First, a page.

Sharpening frictions between the rulers in the U.S. and China were revealed at the Asia-Pacific Economic Cooperation forum, held in Papua New Guinea Nov. 17-18. It became a platform for the U.S. capitalist class and its close allies, from Australia to Japan, to advance moves to push back against Beijing’s growing influence in the region.
Vice President Mike Pence and Chinese President Xi Jinping gave speeches reflecting the hardening rivalry between Washington, the world’s still dominant but weakening imperialist nation, and Beijing, the main emerging capitalist economic and military force in the Asia-Pacific region and beyond. As the old capitalist world order is being ripped apart, the rulers of smaller nations in the region are being forced to choose sides or try to wriggle between the two.
An op-ed in the Nov. 18 Australian said, “The U.S. has made a naval commitment to Australia’s immediate region not seen since World War II: a warning to China that its days of easy gains against a distracted Western alliance should be over.”
For the first time in APEC’s 25-year history, the assembled capitalist leaders failed to reach agreement on a final communiqué, however bland. Papua New Guinea Prime Minister Peter O’Neill, the summit chair, said the deep rift between “the two big giants in the room” on trade and investment was responsible. Washington reportedly demanded condemnation of Beijing’s “coercive and predatory” trade practices.
Pence cited President Donald Trump saying that China has “taken advantage of the United States for many, many years.” And that “those days are over.”
“Authoritarianism and aggression have no place in the Indo-Pacific,” Pence cynically asserted. This ignores the bloody history of U.S. imperialism — and its close allies like Australia — from World War II through the Korean and Vietnam wars to the conflicts in Central Asia and the Middle East today.
He repeated the White House’s long list of charges against Beijing, from industrial espionage to theft of “intellectual property” to its military buildup, throwing in “concerns about human rights” for good measure.
Rivalry over riches of the Pacific
Attacking Beijing’s territorial claims and expanding military outposts on islets in the South China Seas, Pence said Washington would continue to “uphold the freedom of the seas and the skies.”
While in Port Moresby for the APEC summit, Pence announced Washington would be joining Canberra in the redevelopment of a Papua New Guinea naval base on Manus Island. The planned expansion would open the base to even the largest U.S. aircraft carriers. This slammed the door on a bid by Beijing to develop the deep-water port. Situated off PNG’s northeast coast, it offers a commanding sweep of the approaches to the South Pacific.
At the same time, Beijing is deep in negotiations with the Samoan government over bankrolling the redevelopment of the port at Asau.
The U.S. rulers view control over the western Pacific’s markets and resources as the biggest gain they made in the second imperialist world war.
On his way to the APEC meeting, Prime Minister Shinzo Abe announced a strengthening of military and economic ties between the long-time U.S. allies, Japan and Australia. He was the first Japanese leader to visit Darwin since the bombing of that northern Australian city by Japanese aircraft in 1942, two months after the attack on Pearl Harbor.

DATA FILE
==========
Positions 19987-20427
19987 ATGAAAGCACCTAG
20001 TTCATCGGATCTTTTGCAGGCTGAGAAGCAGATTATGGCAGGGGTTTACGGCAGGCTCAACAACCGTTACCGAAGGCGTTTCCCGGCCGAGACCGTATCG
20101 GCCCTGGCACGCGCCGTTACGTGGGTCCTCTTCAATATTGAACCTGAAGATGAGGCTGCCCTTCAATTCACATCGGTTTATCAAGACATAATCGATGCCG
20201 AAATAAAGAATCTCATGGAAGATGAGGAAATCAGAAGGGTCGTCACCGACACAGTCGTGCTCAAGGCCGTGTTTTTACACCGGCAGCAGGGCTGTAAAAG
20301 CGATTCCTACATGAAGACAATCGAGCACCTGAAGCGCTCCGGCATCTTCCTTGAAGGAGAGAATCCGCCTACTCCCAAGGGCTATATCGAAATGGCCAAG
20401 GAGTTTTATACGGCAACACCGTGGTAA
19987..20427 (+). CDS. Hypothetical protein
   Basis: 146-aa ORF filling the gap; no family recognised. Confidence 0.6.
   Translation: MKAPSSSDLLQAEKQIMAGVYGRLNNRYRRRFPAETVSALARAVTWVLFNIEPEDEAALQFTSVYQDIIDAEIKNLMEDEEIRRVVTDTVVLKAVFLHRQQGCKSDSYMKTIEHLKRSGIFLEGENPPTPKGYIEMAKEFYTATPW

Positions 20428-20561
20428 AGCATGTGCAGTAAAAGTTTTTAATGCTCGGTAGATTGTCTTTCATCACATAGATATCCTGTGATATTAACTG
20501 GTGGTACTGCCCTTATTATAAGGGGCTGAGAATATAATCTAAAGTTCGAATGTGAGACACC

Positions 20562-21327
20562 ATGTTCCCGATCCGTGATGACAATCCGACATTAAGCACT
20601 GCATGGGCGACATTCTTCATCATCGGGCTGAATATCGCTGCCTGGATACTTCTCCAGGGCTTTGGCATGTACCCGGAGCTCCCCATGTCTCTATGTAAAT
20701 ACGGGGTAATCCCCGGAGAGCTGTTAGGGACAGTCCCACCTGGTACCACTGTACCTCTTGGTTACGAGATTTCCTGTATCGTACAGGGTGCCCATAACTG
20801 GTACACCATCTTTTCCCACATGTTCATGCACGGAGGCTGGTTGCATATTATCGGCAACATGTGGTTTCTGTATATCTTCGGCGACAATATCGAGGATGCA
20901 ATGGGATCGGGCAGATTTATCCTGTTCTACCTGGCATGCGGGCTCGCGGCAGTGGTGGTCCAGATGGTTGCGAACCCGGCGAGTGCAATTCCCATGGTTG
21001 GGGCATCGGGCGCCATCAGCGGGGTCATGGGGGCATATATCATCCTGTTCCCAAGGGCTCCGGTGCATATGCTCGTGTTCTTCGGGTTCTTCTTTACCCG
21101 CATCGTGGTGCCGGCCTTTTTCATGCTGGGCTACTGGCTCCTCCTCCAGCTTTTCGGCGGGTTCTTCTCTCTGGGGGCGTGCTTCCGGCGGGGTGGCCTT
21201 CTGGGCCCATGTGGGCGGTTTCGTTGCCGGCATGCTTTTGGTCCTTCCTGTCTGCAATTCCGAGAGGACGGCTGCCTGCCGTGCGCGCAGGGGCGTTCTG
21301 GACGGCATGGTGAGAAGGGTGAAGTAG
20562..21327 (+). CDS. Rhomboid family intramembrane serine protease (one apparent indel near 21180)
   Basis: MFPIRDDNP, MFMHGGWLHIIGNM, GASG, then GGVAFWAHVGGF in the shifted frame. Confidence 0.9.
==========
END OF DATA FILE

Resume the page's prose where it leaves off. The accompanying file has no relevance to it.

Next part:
Washington hits Beijing’s expansion
As he spoke to APEC delegates Nov. 17, Pence attacked the Chinese rulers’ signature Belt and Road Initiative. The plan spans 70 countries across Asia to Europe and Africa. Its goal is a series of huge infrastructure projects led by Beijing to open up capitalist development while shortening transport costs and times for goods made in China.
The Belt and Road Initiative involves loans to developing countries, whose repayment is secured by significant territory and infrastructure acquisitions for Beijing in case of defaults. Pence said the unsustainable loans saddled smaller nations with a “sea of debt.”
While true, coming from a spokesman for the number one imperialist power, this was another staggering piece of hypocrisy. The U.S. capitalist rulers have plundered every corner of the globe for decades.
Xi responded to the U.S. vice president by appealing to globalist aspirations against “unilateralism.” He said APEC should “firmly uphold the rule-based multilateral trading system and say no to protectionism.” The capitalist rulers in China continue to take advantage of World Trade Organization status as an “underdeveloped country,” to warrant Beijing’s state protectionism, even though the last three decades of capitalist development have turned eastern China into an industrial powerhouse.
Xi denied Beijing’s rail, road and port infrastructure loans were a trap. He said the growing export of Chinese capital was just to share “opportunities with the world to seek common development.”
The capitalist rulers of the U.S., Japan and Australia announced a trilateral partnership in July to invest in infrastructure projects to counter Beijing in the Asian-Pacific region. This includes a massive power and internet cabling project in Papua New Guinea, the underdeveloped former Australian colony.
Trump and Xi are due to meet at the Group of 20 summit in Buenos Aires at the end of November. Much more is at stake than a trade war.
The U.S. rulers and their allies are fighting a rear-guard action against a Chinese state capitalist powerhouse whose moves to claw its way to top dog in the Asia-Pacific are making progress.
The real question for working people — in the Pacific region and beyond — is which class will rule in the new world being forged. Will the superrich who live by exploiting our labor stay on top? Or will the working class fight to take political power out of their hands and transform ourselves and society in the interests of the toiling majority.